Photo by Chris Graythen/Getty Images
Five Saints numbers you might not believe, yet they are true
“Someone said: “numbers never lie.” And that was a lie, because sometimes numbers lie. But they don’t lie all the time, and that’s the truth.” – Anonymous.
The New Orleans Saints (1-0) won their season opener for the second consecutive year after beating the Tampa Bay Buccaneers 34-23 on Sunday afternoon in the Mercedes-Benz Superdome. You have to go back to the 2009 and 2010 seasons for the last time the Saints won their season-opener in consecutive years. Incredible isn’t it? Even in 2011, one of the most successful seasons in Saints’ history, New Orleans lost 42-34 on the road at Green Bay en route to a 13-3 record and a trip to the divisional round of the playoffs.
After only one game in the 2020-2021 season, there are already some very interesting numbers regarding the Black and Gold. Here are five of them:
And counting! But for now, that incredible figure is the number of passes attempted by Saints’ quarterback Drew Brees during his illustrious, and still ongoing NFL career. Brees holds so many NFL records that most of us have lost count of them. This is the latest in a long list that will accompany him right into the pro-football hall-of-fame when his career is over. In case you were wondering, Brees passed former NFL quarterback Brett Favre on Sunday, as Favre sits at 10.169 pass attempts. Brees’ opponent this past Sunday, Tom Brady, ranks third on the list with 10,024 attempts. Rounding out the top five are retired quarterbacks Peyton Manning (9,380) and Dan Marino (8,358). By the time they’re enshrined in Canton, one can expect that Brees and Brady will be sitting atop this list well clear of everyone else.
The total net yards for the Saints offensively on Sunday against the Buccaneers. This is an interesting number for several reasons: the last time that the Saints gained less than 300 yards in a regular season game was November 28, 2019 in a Thursday night 26-18 Saints win against the Falcons in Atlanta. That night the Saints had “only” 279 yard in a win that took them to a 10-2 record and a near insurmountable lead in the division. Despite that win last year, Saints fans lamented the lackluster offensive effort, something that sounds pretty familiar to what I’ve heard after Sunday’s win against the Bucs. This is always a reminder to me that although football is a game designed to gain yards and get to the end zone, total yards are a very tricky metric. There are plenty of instances of empty yards (garbage yards, long drives that end with no score, etc.). Yards only truly matter if they lead to a score, and ultimately to a win. In the end, the number that truly matters is the 1 in the 1-0 record the Saints now have after winning the game. I’ll take a win over a ton of yards every Sunday.
Now this is bad. While beating the Bucs, the Saints managed to give away well over the length of a football field in penalties. New Orleans was penalized six times for 119 yards, several pass interference penalties that greatly helped Buccaneers drives. It is a mild miracle that the Saints won the game by double-digit while playing rather sloppily on offense and committing so many penalties. But it’s the first game of an unusual season, so let’s give them a pass huh? Okay but just for this one game!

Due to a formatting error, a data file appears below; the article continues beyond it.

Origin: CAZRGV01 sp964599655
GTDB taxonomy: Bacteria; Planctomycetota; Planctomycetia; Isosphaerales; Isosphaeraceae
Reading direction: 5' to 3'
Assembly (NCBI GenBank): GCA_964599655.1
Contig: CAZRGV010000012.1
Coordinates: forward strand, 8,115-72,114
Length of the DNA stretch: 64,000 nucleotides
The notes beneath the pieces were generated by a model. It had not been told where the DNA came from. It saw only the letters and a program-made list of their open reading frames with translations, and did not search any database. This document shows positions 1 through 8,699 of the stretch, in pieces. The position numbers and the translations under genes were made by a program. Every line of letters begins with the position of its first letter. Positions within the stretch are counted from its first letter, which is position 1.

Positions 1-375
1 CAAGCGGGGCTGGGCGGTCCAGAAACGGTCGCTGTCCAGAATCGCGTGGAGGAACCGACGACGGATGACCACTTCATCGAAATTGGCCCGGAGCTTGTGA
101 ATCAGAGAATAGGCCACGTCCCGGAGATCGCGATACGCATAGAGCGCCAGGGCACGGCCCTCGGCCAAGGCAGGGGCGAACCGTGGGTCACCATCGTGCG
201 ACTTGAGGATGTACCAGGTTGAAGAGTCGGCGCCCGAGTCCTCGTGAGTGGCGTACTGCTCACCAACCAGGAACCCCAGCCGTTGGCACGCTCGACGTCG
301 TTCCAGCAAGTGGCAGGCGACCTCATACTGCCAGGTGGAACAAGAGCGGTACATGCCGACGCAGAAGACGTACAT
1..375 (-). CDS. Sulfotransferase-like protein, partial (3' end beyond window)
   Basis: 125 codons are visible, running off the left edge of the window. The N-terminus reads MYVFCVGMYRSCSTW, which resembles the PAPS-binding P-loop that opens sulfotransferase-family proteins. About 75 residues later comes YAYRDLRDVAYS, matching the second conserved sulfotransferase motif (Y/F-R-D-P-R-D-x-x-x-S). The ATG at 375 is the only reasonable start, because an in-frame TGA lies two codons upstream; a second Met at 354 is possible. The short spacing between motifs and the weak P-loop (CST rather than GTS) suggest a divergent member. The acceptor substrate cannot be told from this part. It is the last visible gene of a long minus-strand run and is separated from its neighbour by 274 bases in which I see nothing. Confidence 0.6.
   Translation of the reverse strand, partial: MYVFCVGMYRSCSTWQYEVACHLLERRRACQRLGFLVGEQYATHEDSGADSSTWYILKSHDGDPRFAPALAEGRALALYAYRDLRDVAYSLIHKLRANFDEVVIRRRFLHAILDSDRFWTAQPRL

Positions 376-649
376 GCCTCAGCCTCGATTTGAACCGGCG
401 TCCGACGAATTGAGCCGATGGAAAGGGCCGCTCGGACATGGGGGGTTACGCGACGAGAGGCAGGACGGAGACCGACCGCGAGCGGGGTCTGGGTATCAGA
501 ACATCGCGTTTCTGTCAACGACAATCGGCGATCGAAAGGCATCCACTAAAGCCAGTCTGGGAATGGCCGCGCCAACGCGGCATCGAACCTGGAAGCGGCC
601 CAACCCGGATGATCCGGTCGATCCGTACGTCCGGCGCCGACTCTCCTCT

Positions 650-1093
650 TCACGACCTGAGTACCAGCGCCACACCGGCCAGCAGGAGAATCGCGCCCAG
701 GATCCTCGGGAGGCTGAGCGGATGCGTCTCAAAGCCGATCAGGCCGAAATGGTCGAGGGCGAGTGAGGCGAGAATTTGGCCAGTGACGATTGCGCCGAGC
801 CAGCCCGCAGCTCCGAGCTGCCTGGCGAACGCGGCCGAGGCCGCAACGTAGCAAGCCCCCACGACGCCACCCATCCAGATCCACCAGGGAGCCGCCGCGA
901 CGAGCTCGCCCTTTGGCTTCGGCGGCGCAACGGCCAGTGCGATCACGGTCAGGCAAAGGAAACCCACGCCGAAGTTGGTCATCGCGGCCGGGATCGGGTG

These were the total net rushing yards by the Buccaneers during Sunday’s loss at the Saints. Why is this remarkable? Because rushing yards are only empty yards for the team that is winning. The Bucs came into the game armed with the fearsome duo of Ronald Jones II and Leonard Fournette, determined to run the ball and keep the Saints’ defense honest. It didn’t work. Tampa Bay attempted 26 running plays and could only muster 3.3 yards-per-rushes. Its only rushing touchdown was a Tom Brady sneak at the goal line.
But wait, all of that is great, but here is what is even more incredible about this number: the last time the Saints allowed a single player to rush for more than 100 yards against them was on November 19, 2017, when Samaje Perine of Washington ran for 117 yards in a game that would end with a 34-31 Saints overtime win. Yes, it has now been over two full seasons since the once-maligned Saints’ defense has let a single back run wild against them. This Saints’ defense has been good for a while now, it’s time we acknowledge and appreciate that.
What??? Yes, Michael Thomas, the greatest wide receiver in Saints’ franchise history and one of the best in the entire NFL was held to only three catches on Sunday against the Buccaneers. The three catches tied for the lowest amount of receptions in Thomas’ professional career, which is just astounding. But “held” to three catches might not actually be a very accurate representation of what happened: Thomas was only targeted five times by Drew Brees. Gasp! Alvin Kamara was targeted eight times, Jared Cook seven times, Emmanuel Sanders five times. So, wait: this may actually be good! Yes, it looks amazing to see Thomas have a zillion catches in a game, but for the Saints, it is much more beneficial to have opposing defenses start wondering whether they will now have to game-plan for other Saints pass catchers too. I welcome the change, and I know that sooner or later, Thomas will get his. No need to panic, little grasshoppers.